If you’re working toward building your retirement savings and have opened an Individual Retirement Account — also known as an IRA — you may have heard the terms “IRA rollover” and “IRA transfer.” When managing your IRA account, a rollover and a transfer are two actions you can take with your retirement funds. It’s essential to understand the difference to make intelligent financial decisions, follow regulatory guidelines, and avoid taxes or penalty fees.
Here, we’ll discuss the primary differences between IRA transfers and IRA rollovers, their benefits, and when to use them in your retirement plan.
What is an IRA Transfer?
An IRA transfer is when you move your IRA account from one custodian, or financial institution, to another. As you may know, there are many types of IRAs, including traditional IRAs, Roth IRAs, SEP IRAs, and Simple IRAs.
When you attempt a transfer, your new account must be the same type of IRA—for example, you cannot transfer a Roth IRA at Bank A to a traditional IRA with Bank B. Instead, you would need to move one Roth IRA to another Roth IRA in this example.
To complete an IRA transfer, the custodian of your current IRA account will execute a direct transfer to your new IRA account, making the funds payable to that institution — not to you as an individual. You might be wondering why someone would transfer an account of the same type to another custodian, but we’ll explore that in the next section.
Top Benefits of an IRA Transfer
Why would someone want to complete an IRA transfer? Moving your IRA from one financial institution to another can offer many benefits, including:
- Moving to an account with fewer fees to save money.
- Choosing a custodian that gives you more control over your IRA investments.
- Bringing your IRA into the same financial institution where you have other savings or investments to simplify or streamline your life and finances.
Because an IRA transfer doesn’t entail changing the type of retirement account, you’ll enjoy several benefits if the transfer is completed correctly. As long as your custodian completes a trustee-to-trustee transfer, making no distribution to you as the investor, you’ll benefit from the following:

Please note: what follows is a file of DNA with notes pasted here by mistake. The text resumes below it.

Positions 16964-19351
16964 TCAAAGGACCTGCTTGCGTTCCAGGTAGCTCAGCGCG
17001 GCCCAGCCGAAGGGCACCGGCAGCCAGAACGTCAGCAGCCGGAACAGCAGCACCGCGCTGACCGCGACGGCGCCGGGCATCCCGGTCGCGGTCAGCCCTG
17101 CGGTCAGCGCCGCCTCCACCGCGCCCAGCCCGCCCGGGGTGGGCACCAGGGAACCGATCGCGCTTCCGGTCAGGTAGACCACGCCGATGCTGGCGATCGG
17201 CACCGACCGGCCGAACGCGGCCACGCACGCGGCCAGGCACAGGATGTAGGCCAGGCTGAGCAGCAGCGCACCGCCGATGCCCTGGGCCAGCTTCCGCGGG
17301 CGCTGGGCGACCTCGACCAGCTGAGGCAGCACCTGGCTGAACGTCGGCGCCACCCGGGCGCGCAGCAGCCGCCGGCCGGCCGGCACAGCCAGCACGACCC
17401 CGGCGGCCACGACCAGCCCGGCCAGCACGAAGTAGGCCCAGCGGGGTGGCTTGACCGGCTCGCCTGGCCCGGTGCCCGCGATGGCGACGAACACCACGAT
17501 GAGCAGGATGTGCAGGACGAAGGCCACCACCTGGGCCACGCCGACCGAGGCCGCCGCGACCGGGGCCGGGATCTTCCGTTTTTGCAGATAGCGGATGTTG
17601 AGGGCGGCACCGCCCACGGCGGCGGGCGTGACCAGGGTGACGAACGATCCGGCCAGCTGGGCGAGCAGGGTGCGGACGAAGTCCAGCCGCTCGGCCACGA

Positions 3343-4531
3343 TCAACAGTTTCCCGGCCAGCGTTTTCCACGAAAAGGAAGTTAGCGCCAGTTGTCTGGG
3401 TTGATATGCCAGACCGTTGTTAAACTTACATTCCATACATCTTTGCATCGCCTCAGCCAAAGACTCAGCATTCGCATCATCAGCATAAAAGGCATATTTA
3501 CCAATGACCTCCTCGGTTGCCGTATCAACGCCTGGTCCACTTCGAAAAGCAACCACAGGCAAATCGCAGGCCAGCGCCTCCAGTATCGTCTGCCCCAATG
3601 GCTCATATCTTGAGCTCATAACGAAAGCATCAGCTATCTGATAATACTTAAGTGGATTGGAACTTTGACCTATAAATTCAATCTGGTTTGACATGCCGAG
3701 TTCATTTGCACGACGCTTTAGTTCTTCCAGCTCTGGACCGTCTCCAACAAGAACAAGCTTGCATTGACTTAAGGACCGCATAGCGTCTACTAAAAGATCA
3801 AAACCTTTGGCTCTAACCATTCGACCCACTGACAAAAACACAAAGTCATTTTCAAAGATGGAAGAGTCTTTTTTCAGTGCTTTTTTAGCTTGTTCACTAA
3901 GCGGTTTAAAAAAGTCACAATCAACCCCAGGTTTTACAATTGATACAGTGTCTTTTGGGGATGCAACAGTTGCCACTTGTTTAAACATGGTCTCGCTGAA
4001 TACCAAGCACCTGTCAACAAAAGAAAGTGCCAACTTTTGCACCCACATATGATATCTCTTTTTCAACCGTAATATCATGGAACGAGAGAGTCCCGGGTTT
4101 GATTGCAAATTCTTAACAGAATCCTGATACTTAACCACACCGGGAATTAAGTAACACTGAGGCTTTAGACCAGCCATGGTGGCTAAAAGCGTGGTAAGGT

- No penalty fees: Because an IRA transfer is executed between account custodians, the money is never actually distributed to you or logged as a withdrawal. Therefore, there is no early withdrawal penalty for “early distribution”. On the flip side, you might see a penalty charge on your tax return if you try to complete an indirect IRA rollover but fail to follow the guidelines.
- No significant tax implications: Transfers are not reported to the IRS as taxable and the funds are never distributed to you, the account holder. Thus, the money will never be included on your income tax return as taxable income — though, in certain cases, it may be noted that you made a non-taxable transfer (you’d see this on a 1099-R form come tax time).
- Unlimited IRA transfers per year: Unlike IRA rollovers, which we’ll discuss later in the article, you can complete unlimited IRA transfers each year as you seek to land your account with a custodian that aligns with your goals and needs.
What is an IRA Rollover?
With an IRA rollover, you move your investment from one retirement account type to another. This is common when people change jobs, as someone may roll over their 401(k) to a traditional IRA, for example.
There are two types of IRA rollovers: direct and indirect. With a direct rollover, the 401(k) and IRA custodians manage the rollover. With an indirect rollover, the account holder (you) moves the funds, bringing extra risks and rules that must be followed.
We’ll explore the differences between direct and indirect rollovers in greater detail later in this article.
Top Benefits of an IRA Rollover